Anyway, the sweat was pouring out of me, seeping through my tee-shirt. My face red as a Christmas stocking and my breath labored … in the zone completely … and my phone rings. Then the buzz of a text comes through. I stop the front/back kicks we were doing, read, “Come to babysitting, H won’t stop crying”.

Mommy mode clicked on instantly, and I scanned the room. Sixty-odd women, all doing front back kicks, all within five feet of each other. There was no sneaking across the room. I had to navigate out of a class that looked like a scene from Mulan, where she’s training with all the other Kung Fu fighters. I snaked my way through the front, along the mirror, muttering sorry as I went. One poor lady had to stop her groove so I could pass, but other than that I don’t believe I disturbed anyone.

The babysitting room is a madhouse. It’s Christmas break so everyone is dumping their kids off for mini-mental breaks. The sitter apologizes over the cry of about five babies, and my ear picks out H’s wail instantly. Of course, L attached herself to me the moment I walk in. I learned a few weeks back they don’t allow breastfeeding in the sitting room, so I take H and L to the ladies locker room, like before.

My heart rate was still way elevated and the poor little bugger could barely latch on due to the slippery sweat all over me, but once we settled in and I had a letdown, the mental let down hit me too. Yes, I got a good 40 minutes in, but I envied the women in the class whose music I could hear thumping through the walls. They were there, and I was back in Mom Mode. My fitness indulgence ended just like that.

Isn’t that parenting though?

After H was satisfied the class was still in full swing, but L wasn’t going to let me out of her sights again. She screamed as I carried her into the babysitting room, she screamed when I put H in his seat. I bundled her on my back in the Tula just to assure her I wasn’t abandoning her again.

I got to navigate the class once more, to put my equipment away and gather my personal items, but this time they were on their backs doing the ab portion of the day. Feeling ridiculous I weaved through the yogamats with L snuggled up against my back, willing myself not to make eye contact with anyone.

By the time I get all the kids out the door the class was just ending.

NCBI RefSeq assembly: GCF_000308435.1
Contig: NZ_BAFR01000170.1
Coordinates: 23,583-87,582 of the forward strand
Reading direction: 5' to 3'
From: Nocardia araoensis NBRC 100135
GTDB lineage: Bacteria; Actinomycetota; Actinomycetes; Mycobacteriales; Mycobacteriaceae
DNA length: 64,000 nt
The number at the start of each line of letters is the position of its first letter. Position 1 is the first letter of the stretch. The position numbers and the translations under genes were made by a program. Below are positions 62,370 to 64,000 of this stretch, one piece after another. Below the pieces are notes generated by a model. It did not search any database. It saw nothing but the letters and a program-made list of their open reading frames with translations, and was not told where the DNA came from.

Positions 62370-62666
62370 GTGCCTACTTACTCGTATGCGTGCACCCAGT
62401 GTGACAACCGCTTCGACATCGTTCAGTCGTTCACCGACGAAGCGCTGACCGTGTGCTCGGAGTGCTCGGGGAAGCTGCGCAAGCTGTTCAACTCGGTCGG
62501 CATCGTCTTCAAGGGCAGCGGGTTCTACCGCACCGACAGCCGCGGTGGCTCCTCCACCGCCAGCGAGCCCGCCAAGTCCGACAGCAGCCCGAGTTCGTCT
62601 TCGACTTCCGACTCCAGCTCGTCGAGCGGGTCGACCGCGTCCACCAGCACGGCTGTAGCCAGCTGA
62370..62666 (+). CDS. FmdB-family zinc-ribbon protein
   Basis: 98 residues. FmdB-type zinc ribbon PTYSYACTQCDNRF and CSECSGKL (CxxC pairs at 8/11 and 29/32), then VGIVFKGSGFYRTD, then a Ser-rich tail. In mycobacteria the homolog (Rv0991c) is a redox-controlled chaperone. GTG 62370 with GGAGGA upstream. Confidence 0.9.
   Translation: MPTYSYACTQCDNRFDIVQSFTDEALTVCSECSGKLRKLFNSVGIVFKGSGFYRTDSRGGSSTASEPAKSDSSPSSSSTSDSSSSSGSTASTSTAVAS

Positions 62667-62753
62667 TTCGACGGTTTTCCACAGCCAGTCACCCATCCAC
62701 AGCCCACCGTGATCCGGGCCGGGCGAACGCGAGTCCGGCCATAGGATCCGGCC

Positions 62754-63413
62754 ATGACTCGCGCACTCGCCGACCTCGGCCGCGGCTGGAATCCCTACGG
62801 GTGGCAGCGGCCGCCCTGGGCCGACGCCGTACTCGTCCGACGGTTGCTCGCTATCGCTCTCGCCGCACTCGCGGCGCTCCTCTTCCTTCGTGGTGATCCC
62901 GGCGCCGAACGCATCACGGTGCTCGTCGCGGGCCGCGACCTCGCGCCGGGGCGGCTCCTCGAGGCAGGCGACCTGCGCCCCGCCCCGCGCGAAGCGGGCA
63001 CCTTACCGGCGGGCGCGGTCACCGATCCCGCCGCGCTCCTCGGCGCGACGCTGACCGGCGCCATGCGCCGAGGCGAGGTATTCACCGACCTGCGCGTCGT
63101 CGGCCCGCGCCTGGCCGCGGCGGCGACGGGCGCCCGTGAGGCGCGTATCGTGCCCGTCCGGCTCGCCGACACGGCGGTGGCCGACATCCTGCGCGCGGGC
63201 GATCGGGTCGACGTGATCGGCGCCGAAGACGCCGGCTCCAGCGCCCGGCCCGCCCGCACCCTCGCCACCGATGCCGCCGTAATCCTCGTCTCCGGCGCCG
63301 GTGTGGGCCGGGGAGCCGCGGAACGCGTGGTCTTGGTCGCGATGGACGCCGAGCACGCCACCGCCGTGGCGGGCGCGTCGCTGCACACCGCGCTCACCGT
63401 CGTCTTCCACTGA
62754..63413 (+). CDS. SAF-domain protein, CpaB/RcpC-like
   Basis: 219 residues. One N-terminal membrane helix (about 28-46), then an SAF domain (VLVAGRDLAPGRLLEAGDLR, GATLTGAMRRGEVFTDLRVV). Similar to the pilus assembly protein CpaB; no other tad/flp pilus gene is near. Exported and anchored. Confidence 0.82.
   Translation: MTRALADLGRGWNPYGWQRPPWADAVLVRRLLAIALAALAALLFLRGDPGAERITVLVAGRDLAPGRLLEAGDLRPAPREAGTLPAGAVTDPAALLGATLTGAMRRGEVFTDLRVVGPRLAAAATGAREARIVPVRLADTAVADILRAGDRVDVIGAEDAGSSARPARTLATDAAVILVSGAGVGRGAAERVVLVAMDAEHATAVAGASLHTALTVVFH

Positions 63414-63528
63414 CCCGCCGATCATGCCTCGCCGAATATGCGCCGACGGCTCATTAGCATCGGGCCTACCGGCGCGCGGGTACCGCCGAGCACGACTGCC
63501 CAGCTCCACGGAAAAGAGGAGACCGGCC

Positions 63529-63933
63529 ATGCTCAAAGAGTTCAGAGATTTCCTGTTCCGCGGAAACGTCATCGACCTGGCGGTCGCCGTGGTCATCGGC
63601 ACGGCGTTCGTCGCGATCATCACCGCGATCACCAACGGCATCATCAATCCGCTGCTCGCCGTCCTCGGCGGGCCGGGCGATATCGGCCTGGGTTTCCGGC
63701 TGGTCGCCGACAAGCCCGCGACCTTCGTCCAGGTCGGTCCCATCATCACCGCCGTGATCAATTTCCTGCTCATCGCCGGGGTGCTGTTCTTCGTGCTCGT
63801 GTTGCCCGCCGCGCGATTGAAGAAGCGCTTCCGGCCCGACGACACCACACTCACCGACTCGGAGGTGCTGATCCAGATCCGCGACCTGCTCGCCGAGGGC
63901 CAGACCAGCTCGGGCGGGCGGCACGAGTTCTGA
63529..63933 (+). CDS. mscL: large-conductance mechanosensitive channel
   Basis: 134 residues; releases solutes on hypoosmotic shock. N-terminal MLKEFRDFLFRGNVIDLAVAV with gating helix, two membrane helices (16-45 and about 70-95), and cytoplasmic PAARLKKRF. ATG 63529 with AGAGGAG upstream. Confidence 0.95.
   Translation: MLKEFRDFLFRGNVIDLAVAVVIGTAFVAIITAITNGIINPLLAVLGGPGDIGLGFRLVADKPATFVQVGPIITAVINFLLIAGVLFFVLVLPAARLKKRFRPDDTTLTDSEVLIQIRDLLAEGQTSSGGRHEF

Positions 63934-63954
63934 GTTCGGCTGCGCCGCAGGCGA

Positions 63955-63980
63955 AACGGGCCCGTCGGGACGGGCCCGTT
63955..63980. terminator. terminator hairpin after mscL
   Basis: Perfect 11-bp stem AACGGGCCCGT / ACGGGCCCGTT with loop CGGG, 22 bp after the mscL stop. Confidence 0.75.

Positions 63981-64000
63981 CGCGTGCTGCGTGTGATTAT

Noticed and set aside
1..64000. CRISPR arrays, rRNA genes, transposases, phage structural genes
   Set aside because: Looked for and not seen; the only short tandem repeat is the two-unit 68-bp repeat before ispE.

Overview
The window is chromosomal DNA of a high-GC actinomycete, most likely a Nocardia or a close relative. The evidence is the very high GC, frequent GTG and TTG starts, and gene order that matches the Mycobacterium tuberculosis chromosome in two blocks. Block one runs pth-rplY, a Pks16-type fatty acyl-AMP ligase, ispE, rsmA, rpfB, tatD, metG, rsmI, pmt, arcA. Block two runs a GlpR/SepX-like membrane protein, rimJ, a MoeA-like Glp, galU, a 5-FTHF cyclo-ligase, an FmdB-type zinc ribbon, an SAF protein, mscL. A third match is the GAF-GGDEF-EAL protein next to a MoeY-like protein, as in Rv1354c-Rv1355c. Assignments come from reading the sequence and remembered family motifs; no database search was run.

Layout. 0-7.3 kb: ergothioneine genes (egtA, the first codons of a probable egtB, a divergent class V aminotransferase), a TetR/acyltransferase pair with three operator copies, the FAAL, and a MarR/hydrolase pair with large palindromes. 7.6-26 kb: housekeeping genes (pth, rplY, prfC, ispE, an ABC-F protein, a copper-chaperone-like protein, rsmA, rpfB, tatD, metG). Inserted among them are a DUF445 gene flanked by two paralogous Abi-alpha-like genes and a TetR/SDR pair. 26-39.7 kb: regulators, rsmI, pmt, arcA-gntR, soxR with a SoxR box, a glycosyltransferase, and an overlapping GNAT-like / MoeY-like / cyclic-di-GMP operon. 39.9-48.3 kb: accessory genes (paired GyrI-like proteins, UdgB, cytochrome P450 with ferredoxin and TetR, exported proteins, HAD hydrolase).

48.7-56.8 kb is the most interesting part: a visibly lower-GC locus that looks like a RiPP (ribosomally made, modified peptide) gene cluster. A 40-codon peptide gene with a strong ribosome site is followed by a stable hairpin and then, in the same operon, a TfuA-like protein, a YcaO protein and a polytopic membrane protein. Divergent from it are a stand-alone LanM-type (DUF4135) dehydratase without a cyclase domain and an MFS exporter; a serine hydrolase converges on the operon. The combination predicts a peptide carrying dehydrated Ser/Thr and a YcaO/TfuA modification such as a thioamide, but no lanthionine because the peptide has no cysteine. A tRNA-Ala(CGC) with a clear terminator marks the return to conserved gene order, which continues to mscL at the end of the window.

I felt a curious mix of emotions. I felt like I was cheating myself out of a great workout, even though I’d put in my all for 40 minutes. I felt like my kids were once again butting into my personal desires and needs, and then felt that mom guilt of feeling bad for those moments of resentment. Most of all, I just felt like a Mom, loading them all up in our car, telling E there was no way we’d go to McDonalds for lunch, trying to shove a pacifier in H’s mouth sightless from the front seat before putting the car in drive. It was like, the fantasy of the gym ended in the most abrupt way and reality butted itself in before I was ready.

Even now, a day later, I’m still peeved that I could have had an extra 20 minutes with everyone in the room, I could have left the class with everyone. But, that’s life. Kids, toddlers, and especially newborns are not predictable and they have a way of reminding you that your time means nothing to them. It’s just the way it is and rather than complain, I will look at it as one of those moments that are fleeting and one day I’m sure I’ll wish my kids still needed me so much I couldn’t even get through an hour-long class.


tales of breastfeeding in, *gasp*, public

I breastfeed H on demand. Sometimes H wants to eat every two hours, sometimes every three or four. He’ll take his time on the boob on occasion, but generally, it’s less than ten minutes. Any woman who’s breastfed knows you are on-call 24/7 to your baby, but your breasts also grow minds of their own. There’s nothing like holding plank position during an intense gym class and feeling the spiky tingles of a let-down at the mere thought of your baby.

I have a complicated relationship with breastfeeding in public. Put me in an airport waiting area and I’ll whip my nipple out at the first whimper of my baby’s cry, no issue. But if I’m at the public library, a place I frequent often, surrounded by moms I know only by sight, I feel ashamed and do my best to hide what I’m doing.

I found myself parked near and off-ramp of Grand Central Parkway, in Queens, this past weekend. L was asleep, E was bouncing around in the backseat of our Outback. I watched the traffic creep by as I fed H, and felt extremely grateful for the ease of breastfeeding. At that moment, I loved the fact my milk was there and ready for whenever H was hungry. Perfect temperature, no bottles no water no powder needed.

This was a breastfeeding-in-public highlight.